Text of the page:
Just north of my site, León, is the department of Chinandega (it gets even hotter than León in Chinandega – I have once heard it referred to as the devil’s anus, as opposed to León, which is just “the furnace”). In the southern part of the department is the municipality of Chichigalpa, which is the sugar cane capital of Nicaragua. Chichigalpa is also home to the Flor de Caña rum distillery. Flor de Caña and Ron Plata (made by the same company) are the largest Nicaraguan rum brands, and in my opinion, quite tasty (they’re also incredibly cheap, compared to the price of rum in the US).
The problem with this rum, and the crux of the dilemma, is that the workers of the cañales (sugar cane fields) are dying of kidney failure at young ages and alarming rates:
The disease is not new, nor is it unique to Chichigalpa, but it occurs more frequently, and appears at younger ages in workers, than anywhere else in the world. And the disease is absolutely debilitating, if not fatal. Researchers are trying to pinpoint what causes it, with likely causes currently being chronic dehydration and toxic pesticides.
Given this fact, is it ethical to buy the rum?
The first argument that you could make against buying the rum is that you shouldn’t support a company that causes so much harm to their workers. The rum is made by the powerful Pellas family. They are a rich Nicaraguan family that controls many of the major companies of Nicaragua. They are multi-billionaires. And it seems, at least to me, that they truly do care about their workers. They have set up health clinics for their workers and educate them about healthy work habits. They are funding research into the disease and its treatment and prevention. They also have world-class schools for the children of their employees. I should also mention that there is a Peace Corps Health Volunteer in Chichigalpa diligently working to educate the community about the health risks associated with their work and how to stay healthy.
It also bears noting that the workers are freely employed by the Pellas. The workers knowingly make the decision to put themselves at risk, and receive compensation at rates established by the free market. However, just because the workers freely choose to work in the cañales does not mean that they actually have other opportunities. Nicaragua has a bleak employment picture, and the cane fields are likely the only option for these workers (mostly men) who need to earn a living to provide for themselves and usually their families as well.
So based on that train of thought, I’m off rum. Except…
If we boycotted rum the workers would be out of a job anyway, which is what they are trying to avoid. This is the argument a lot of my friends made, but I have some issues with it. Take the analogy of conflict diamonds. If we stopped buying conflict diamonds a lot of people would certainly be out of a job. However, I still think that most people would say that we should not purchase them because of the harm their mining causes people, regardless of their alternative economic recourses.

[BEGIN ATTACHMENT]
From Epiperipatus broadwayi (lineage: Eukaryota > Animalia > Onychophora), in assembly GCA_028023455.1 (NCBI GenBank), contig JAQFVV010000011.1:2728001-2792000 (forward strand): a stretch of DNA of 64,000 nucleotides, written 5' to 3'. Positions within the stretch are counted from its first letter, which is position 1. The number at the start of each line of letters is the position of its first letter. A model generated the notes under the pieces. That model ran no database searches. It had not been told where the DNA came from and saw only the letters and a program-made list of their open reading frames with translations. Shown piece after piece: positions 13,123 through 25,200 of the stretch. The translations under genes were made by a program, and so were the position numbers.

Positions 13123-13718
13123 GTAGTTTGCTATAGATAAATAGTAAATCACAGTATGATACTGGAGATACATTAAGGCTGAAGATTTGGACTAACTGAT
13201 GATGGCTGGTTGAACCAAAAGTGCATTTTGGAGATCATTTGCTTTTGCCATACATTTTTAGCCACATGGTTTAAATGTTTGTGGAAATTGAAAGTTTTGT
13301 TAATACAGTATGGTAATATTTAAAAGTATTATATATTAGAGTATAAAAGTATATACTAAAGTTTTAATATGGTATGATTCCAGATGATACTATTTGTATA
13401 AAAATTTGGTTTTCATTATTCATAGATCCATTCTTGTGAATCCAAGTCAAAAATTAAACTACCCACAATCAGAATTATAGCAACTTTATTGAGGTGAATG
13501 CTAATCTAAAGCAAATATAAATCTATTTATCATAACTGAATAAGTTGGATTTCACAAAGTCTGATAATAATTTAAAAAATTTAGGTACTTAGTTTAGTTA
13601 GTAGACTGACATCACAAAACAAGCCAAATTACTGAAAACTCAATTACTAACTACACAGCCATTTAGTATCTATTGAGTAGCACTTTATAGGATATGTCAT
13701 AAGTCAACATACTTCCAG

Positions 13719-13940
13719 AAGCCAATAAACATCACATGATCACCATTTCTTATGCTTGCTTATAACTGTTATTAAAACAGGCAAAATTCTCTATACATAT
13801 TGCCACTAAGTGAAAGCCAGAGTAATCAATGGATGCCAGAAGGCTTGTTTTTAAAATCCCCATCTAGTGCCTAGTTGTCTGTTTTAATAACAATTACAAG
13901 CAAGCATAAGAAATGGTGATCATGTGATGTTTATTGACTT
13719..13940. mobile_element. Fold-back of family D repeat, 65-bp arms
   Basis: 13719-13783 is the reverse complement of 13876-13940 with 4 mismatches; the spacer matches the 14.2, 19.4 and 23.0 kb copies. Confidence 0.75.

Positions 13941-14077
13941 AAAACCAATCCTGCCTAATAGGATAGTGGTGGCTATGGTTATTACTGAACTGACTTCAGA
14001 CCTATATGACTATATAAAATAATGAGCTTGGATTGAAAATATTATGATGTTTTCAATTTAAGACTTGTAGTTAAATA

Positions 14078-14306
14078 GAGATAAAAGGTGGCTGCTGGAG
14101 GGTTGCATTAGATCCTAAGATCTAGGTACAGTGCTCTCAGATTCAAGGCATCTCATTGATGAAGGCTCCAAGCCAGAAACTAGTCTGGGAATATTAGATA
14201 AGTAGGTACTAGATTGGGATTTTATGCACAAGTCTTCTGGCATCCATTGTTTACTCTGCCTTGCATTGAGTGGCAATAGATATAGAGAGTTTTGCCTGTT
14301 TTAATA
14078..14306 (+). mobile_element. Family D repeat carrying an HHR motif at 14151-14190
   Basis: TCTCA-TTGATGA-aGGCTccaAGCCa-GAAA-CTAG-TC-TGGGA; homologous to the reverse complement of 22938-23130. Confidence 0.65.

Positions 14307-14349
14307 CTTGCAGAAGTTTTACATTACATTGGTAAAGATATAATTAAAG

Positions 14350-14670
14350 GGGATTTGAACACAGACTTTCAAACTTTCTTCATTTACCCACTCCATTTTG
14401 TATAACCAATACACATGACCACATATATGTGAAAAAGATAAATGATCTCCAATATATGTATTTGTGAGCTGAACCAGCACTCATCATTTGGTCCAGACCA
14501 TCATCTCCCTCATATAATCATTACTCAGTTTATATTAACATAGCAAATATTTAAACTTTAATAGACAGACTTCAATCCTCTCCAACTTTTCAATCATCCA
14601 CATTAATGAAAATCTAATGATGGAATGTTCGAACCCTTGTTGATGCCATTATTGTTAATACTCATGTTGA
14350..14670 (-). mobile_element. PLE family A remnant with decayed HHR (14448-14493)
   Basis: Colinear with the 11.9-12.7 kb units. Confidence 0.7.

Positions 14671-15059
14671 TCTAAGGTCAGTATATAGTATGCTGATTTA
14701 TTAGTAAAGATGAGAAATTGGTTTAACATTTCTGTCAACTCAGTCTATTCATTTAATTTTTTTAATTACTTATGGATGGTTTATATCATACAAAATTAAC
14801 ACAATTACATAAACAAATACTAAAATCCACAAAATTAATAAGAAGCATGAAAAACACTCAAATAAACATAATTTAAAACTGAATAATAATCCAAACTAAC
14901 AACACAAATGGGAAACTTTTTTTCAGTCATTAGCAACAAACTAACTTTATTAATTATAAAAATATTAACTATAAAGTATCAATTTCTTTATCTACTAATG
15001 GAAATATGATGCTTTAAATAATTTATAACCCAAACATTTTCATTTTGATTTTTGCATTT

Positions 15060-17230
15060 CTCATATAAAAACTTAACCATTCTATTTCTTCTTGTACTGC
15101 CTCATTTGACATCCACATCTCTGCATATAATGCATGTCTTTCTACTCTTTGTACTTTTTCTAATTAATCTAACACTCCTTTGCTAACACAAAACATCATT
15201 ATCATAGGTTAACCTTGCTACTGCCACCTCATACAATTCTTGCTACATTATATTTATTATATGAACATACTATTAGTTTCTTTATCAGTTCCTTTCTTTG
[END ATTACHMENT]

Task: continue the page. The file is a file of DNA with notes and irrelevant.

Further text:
Besides, on the one hand, if we boycott the rum the workers don’t have a job and are doomed to poverty, and on the other hand they die young of kidney failure leaving widows to care for families. Damned if they do, damned if they don’t. So again, it seems like I should lay off the rum, but then I just think that it is wrong of me, simply imperialistic, to make the decision for the people of Chichigalpa about their lives and how they choose to provide for their families. After all, they are aware of the risks of their work. Plus, I don’t think that we should blame the Pellas family for the lack of other economic options for their employees. That is a Nicaragua-wide problem, not a problem brought on by the Pellas (at least directly – they are a powerful family and certainly have political influence, which obviously affects the economy).
So again I am torn. I would definitely feel better about the rum if the workers demanded and received more from the Pellas’, such as guaranteed early retirement, better health benefits, and/or life insurance. But right now, that’s not happening, and I don’t know enough about organized labor in Nicaragua to comment on why. If there are unfair barriers against these types of benefits and the labor organization necessary to realize them, then I’m off the rum. But if not, I guess I find it ok to buy the rum, since I believe that the people of Chichigalpa can make the decision between unemployment and health risks for themselves.
Whether or not I’m drinking it I will be working to improve the economic opportunities for this region of Nicaragua so that there are alternatives for the cane workers and the next generation. I also will continue to support increased funding for research, and contributions from the Pellas family for their workers’ health. Another Peace Corps-style approach would be to go to Chichigalpa and talk to the workers and their families about what they think and what they want for the consuming public to do. It is certainly better to make a decision with them than make a decision for them.